“As a proud Bison, it was my honor to welcome our nation’s HBCU students to the White House,” she posted on Instagram with a photo of the students.

‘History-Making’ Support

HBCU advocates highlighted a few particular policy items advanced by the Biden administration that they think bode well for him come election time.

Lodriguez Murray, senior vice president of public policy and government affairs at the United Negro College Fund, which represents private HBCUs, pointed out that the Biden administration came out of the gate with strong support for HBCUs. Notably, Biden’s proposed Build Back Better Act, a social spending package to advance various parts of his policy agenda, included about $10 billion for minority-serving institutions, including HBCUs. While the original bill didn’t secure the support it needed in Congress and these ambitious funding goals were pared down, Murray still regards it as a “history-making” moment, because “rarely have presidential, large-scale plans, from the get-go, included HBCUs in a major way,” he said.

Biden also gave HBCUs a shout-out in his State of the Union address last month and included increases for the U.S. Department of Education’s Strengthening Historically Black Colleges and Universities Program in his budgets three times since he’s been in office, Murray noted.

Those moves are especially meaningful “when you are an entity, a group of institutions that has been historically underfunded and historically not included,” Murray said.

David Sheppard, chief business and legal officer at the Thurgood Marshall College Fund, which represents public HBCUs, said HBCU leaders considered American Rescue Plan funds allotted specifically for minority-serving institutions, including COVID-19 relief dollars that could be used for some campus infrastructure needs, a major win under the Biden administration.

Sheppard, who supervises TMCF’s government-relations team, said the funding was a “big deal” given that HBCUs had fewer endowment funds on hand to weather the COVID-19 crisis and need “billions upon billions of dollars” for deferred maintenance projects and new academic facilities to stay competitive.

He also applauded the U.S. Department of Education and the U.S. Department of Agriculture for calling attention to the longstanding underfunding of historically Black land-grant institutions by state legislatures. Education Secretary Miguel Cardona and Agriculture Secretary Tom Vilsack sent joint letters to 16 state governors last fall telling them exactly how much each state owed its HBCUs according to the departments’ data.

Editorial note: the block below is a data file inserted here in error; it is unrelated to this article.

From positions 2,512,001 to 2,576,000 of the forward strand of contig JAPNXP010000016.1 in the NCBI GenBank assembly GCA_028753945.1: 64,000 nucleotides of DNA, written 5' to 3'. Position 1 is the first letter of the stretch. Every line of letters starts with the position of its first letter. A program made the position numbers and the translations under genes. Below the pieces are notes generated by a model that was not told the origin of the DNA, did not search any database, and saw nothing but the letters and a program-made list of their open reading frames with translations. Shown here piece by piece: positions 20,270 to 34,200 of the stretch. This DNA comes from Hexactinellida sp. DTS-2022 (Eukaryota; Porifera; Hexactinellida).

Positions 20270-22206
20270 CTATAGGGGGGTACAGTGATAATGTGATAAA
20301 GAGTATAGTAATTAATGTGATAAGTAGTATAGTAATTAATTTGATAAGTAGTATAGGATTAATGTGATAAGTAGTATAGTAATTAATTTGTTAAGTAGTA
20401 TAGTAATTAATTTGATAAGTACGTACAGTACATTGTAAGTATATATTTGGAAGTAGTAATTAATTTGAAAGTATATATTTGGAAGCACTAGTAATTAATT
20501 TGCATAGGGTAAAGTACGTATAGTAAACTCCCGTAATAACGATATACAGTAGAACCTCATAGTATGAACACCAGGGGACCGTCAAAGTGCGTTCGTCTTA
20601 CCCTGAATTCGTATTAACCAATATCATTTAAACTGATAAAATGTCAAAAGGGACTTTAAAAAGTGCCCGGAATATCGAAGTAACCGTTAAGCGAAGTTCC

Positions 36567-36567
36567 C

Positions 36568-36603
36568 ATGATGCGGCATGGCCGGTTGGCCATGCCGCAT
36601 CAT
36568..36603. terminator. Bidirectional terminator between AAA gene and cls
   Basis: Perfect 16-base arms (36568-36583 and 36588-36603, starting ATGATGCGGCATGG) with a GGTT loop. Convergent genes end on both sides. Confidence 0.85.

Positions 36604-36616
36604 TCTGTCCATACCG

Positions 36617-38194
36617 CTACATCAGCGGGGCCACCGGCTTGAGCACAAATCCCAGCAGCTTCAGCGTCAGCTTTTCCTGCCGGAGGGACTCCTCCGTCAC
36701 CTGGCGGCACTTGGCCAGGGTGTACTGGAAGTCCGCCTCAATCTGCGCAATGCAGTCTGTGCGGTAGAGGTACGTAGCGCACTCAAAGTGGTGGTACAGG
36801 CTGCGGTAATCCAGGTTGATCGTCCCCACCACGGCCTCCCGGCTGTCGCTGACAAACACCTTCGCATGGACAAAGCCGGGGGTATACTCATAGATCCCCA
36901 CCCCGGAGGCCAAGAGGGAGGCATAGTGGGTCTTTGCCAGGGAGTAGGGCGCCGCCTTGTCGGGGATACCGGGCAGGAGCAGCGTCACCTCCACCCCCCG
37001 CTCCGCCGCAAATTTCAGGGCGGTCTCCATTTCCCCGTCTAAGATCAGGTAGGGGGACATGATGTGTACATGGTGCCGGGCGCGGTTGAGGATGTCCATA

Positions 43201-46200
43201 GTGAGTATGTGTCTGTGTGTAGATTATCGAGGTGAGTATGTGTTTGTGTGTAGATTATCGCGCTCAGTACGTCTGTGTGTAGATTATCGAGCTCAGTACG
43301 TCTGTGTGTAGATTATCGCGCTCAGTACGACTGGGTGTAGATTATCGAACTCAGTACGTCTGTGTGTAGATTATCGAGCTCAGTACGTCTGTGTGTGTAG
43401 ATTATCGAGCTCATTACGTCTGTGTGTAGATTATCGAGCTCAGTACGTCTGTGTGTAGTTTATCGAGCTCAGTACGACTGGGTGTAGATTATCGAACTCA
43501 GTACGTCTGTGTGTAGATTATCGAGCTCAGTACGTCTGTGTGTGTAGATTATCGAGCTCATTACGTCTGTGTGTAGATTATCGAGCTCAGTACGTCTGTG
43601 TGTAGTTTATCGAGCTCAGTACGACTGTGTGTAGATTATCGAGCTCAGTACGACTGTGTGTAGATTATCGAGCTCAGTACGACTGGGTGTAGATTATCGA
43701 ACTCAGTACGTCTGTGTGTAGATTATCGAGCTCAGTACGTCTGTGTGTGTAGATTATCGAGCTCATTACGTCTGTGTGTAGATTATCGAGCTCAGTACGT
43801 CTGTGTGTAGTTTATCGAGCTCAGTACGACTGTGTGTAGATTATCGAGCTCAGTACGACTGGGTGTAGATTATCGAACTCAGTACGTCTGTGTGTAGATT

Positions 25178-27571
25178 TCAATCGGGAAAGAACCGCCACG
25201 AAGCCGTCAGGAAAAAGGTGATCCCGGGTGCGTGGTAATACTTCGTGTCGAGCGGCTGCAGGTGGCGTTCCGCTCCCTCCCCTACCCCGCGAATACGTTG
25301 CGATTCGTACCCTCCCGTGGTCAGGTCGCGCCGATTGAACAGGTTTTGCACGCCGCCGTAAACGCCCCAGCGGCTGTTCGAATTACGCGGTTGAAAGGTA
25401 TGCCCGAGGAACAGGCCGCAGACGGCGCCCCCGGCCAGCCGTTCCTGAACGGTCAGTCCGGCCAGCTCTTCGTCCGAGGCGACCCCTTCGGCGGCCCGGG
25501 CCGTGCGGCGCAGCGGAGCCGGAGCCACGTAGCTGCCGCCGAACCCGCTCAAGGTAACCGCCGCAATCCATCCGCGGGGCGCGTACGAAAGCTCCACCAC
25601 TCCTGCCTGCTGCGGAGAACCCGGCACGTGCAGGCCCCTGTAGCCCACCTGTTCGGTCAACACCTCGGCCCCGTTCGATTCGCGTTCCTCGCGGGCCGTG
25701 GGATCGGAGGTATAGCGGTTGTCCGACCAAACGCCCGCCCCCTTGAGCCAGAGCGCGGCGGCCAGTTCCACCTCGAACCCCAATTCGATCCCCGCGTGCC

“That’s something that has not happened in the history of our country,” he said. “An administration raising this issue of consequence into the public consciousness of our nation is material.”

Toldson noted that Biden also advanced policies focused not directly on HBCUs but on the kinds of students that they serve, which could affect votes, as well. He believes Biden’s calls for student debt relief in particular could appeal to HBCU student voters because Black students are disproportionately saddled with student debt.

Messaging Troubles

Price, of Prairie View A&M University, said Biden’s campaign so far has underemphasized certain policies that could win him points with HBCU students.

Price, whose research background is in political science, said she isn’t endorsing any candidate, but she believes it would be in Biden’s interest to stress the tangible impacts COVID-19 relief funds had on students’ lives.

That money was “transformational for a lot of our students and their ability to stay in school,” she said, noting that many HBCUs used those funds to wipe students’ outstanding balances.

Biden could be saying, “That money that was used to pay off many of your bills in the last three years … I did that,” she said.

She added that while Biden’s loftier plans for student debt relief were struck down by the U.S. Supreme Court last year, he should be emphasizing the billions of dollars doled out to borrowers through the Public Service Loan Forgiveness program.